16 houses built in seemingly impossible locations

A monastery high on a hill. Shutterstock
  • From remote private islands to hilltops that seem impossible to access, homes can be found in extreme locations around the globe.
  • A monastery on a Bhutan rock face houses monks, some of whom don’t traverse down the valley for years.
  • Workers of a Chinese mall live in homes on the roof.
  • Visit Business Insider’s homepage for more stories.

Everyone needs some form of shelter, but not everyone is happy with urban or even suburban lifestyles. Some prefer to live as far away from other people as possible.

In the most extreme cases, that means going where no dwellers have gone before.

Chris Weller contributed to a previous version of this article.

Near the Serbian town of Bajina Basta, a house has stood on top of a rock in the middle of the River Drina for 50 years.

The house teeters on a rock. Marko Djurica/Reuters

The house, which was built in 1968, has been destroyed multiple times by rising waters, but it has always been rebuilt.

An island known as “Just Room Enough Island” is one of the famous Thousand Islands that straddle the US-Canada border in the Saint Lawrence River.

That’s one way to get away from the neighbours. Barker Jarvis/Shutterstock

The family living in the home even has its own beach.

In Warsaw, a micro-home called the Keret House is squeezed between two other buildings.

A passerby takes a photo of the Keret House. Kacper Pempel/Reuters

It’s only 36 inches wide at its widest point.

Coober Pedy is an opal mining town in Australia where 80% of people have moved underground to escape the scorching 120-degree heat.

Inside one of the underground homes. Mark Kolbe/Getty Images

People have lived there for over 100 years. See more photos of Coober Pedy here.

In Northern England, tree houses have historically served as a form of protest. For over four years, residents fought to prevent the historic Nine Ladies site in Stanton Lees from getting quarried for gritstone.

Treehouses in Stanton Lees, England. REUTERS/Kieran Doherty

During that time, they lived in the trees.

When he was 26, software developer Joel Allen built his own version of a treehouse in Whistler, Canada. Its design is a little more polished than your average treehouse.

Allen’s treehouse. Joel Allen

It blends in perfectly with its surroundings.

In China’s Guangdong province, two houses built in 2011 sit directly atop a factory building.

The homes look precariously placed. Reuters

According to Chinese media, the final product exceeded the size plans for the houses, making them technically illegal.

In 2013, 25 luxury houses were built illegally on top of a local shopping mall in Hengyang, Hunan province.

Rooftop homes. Reuters

They were later used as dorms for employees from the mall.

The Paro Taktsang Monastery is tucked away on a rock face in Bhutan’s Paro Valley. The complex has been around since the 17th century.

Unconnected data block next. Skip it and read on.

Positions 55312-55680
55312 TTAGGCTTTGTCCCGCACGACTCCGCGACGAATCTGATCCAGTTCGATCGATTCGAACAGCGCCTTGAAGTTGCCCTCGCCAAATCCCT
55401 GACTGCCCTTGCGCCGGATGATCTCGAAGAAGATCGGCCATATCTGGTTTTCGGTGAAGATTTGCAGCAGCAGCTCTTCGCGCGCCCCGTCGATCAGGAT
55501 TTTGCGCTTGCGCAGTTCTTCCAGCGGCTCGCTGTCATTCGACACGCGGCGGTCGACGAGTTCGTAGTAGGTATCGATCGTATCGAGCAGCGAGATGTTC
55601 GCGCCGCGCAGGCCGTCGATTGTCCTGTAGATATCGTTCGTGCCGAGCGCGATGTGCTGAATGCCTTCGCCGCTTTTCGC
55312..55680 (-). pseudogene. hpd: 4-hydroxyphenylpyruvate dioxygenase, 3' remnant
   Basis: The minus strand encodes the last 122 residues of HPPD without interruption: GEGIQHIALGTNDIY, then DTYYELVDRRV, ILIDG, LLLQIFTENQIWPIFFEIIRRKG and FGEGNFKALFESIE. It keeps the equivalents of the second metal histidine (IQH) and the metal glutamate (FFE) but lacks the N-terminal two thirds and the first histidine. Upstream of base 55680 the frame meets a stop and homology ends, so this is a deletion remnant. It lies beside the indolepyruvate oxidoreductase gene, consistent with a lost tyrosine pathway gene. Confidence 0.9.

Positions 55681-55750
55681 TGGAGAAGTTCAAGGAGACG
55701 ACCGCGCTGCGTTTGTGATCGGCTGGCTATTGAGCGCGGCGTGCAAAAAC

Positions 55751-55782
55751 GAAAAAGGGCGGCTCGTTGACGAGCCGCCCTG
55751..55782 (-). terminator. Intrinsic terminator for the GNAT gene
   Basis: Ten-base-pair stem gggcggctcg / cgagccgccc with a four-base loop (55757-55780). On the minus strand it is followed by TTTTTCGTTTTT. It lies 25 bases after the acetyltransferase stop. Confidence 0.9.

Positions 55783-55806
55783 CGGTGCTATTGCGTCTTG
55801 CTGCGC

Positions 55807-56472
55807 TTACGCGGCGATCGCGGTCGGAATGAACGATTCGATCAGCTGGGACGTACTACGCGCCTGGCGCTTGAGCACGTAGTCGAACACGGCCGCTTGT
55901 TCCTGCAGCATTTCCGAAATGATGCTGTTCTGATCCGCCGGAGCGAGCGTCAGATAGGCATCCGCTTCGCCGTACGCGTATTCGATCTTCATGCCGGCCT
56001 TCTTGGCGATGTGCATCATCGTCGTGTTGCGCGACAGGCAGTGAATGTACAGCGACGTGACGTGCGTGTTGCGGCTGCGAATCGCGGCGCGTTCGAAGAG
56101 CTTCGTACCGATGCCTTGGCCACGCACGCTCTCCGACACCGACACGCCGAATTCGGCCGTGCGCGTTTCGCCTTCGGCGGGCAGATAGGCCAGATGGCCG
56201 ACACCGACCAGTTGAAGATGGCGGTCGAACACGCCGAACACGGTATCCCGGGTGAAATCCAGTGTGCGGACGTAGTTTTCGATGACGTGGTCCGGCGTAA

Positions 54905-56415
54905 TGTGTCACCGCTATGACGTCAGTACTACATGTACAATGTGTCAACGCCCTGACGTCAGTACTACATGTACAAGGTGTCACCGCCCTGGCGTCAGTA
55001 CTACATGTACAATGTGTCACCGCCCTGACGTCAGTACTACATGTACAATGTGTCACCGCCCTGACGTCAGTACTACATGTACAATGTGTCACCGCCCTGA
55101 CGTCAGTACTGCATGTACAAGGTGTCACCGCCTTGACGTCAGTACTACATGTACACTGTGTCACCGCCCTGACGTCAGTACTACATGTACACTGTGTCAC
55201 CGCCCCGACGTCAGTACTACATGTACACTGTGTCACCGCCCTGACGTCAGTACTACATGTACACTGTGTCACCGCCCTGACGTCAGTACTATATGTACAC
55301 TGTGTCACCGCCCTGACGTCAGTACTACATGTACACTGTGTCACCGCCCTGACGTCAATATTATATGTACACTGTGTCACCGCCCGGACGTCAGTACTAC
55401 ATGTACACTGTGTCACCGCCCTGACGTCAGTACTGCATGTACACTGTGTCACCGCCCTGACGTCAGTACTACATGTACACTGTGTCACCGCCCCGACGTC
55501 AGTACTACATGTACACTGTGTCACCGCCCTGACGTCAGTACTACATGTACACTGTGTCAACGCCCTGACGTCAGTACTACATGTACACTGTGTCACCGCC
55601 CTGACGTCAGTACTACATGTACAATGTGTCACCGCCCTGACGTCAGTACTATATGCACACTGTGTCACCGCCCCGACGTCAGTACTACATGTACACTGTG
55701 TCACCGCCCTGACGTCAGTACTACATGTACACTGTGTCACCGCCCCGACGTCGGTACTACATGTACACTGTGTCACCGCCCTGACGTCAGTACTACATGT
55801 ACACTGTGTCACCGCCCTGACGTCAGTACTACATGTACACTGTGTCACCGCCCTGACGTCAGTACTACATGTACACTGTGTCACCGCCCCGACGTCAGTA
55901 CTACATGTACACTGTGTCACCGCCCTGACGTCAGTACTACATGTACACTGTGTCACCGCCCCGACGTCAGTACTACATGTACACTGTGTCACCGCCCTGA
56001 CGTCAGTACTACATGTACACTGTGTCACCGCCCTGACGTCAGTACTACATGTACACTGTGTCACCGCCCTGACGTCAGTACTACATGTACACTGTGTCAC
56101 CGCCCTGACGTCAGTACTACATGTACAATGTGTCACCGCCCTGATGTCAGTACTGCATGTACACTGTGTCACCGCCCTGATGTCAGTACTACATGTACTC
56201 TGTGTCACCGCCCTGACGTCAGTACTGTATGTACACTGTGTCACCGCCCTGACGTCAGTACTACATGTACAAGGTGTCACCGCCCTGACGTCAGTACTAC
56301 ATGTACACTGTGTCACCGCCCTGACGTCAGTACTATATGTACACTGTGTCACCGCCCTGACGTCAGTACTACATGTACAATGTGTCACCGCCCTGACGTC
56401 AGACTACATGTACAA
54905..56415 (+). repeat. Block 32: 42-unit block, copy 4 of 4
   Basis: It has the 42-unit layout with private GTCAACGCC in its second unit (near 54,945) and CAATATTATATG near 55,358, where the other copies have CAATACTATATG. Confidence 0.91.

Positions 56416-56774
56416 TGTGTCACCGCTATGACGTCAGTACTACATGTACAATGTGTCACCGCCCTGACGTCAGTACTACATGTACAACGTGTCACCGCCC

Paro Taktsang Monastery is a sacred site. Traveller. P/Shutterstock

Monks who practice the local form of Buddhism can spend years in the temple and never go down into the valley.

Even further removed is the complex of monasteries known as Meteora in Greece. They sit atop sandstone pillars.

Meteora has a view of the town below. Shutterstock

The places of worship have been recognised as a UNESCO World Heritage Site.

Humans have been seeking out remote locations for centuries. Approximately 300 years ago, Iceland’s Elliðaey Island was home to five families who hosted passing puffin hunters.

The island has extreme cliffs. Chulanga/Shutterstock

As if the island wasn’t isolated enough, the families also built a fence around their property.

Some people prefer to create their own sanctuaries, like the Skysphere in New Zealand.

The Skysphere. Courtesy of Jono Williams

Engineer Jono Williams’ home comes complete with app-controlled lighting fixtures, a voice-controlled beer dispenser in the couch, and the ability to go into locked-down “zombie mode.”

The Lagangarbh Hut is the only building to be found near the mountain Buachaille Etive Mòr in the Scottish Highlands.

The Lagangarbh Hut. Arterra/Universal Images Group via Getty Images

The former crofting home is owned by the National Trust of Scotland and visitors can stay there throughout the year.

This tiny house is on Fordypningsrommet Fleinvær, an island off Norway, and gives visitors incredible views of the Northern Lights.

The Arctic Hideaway. Courtesy Dave Cornthwaite

It’s part of a hotel called the Arctic Hideaway. The island is so remote you have to charter a boat or take a ferry. There are no cars or restaurants on the island.

Then there are the houses that become impossible-looking because of their surroundings. In China, so-called “nail houses” emerge when development continues around a house after its owners refuse to leave.

A ‘nail house.’ China Stringer Network/Reuters

This home sits in the middle of roads under construction.

Similarly, in Turkey, the “Lone House” belonged to a family who fought to keep it from getting demolished.

The Lone House. Murad Sezer/Reuters

However, they ultimately had to leave.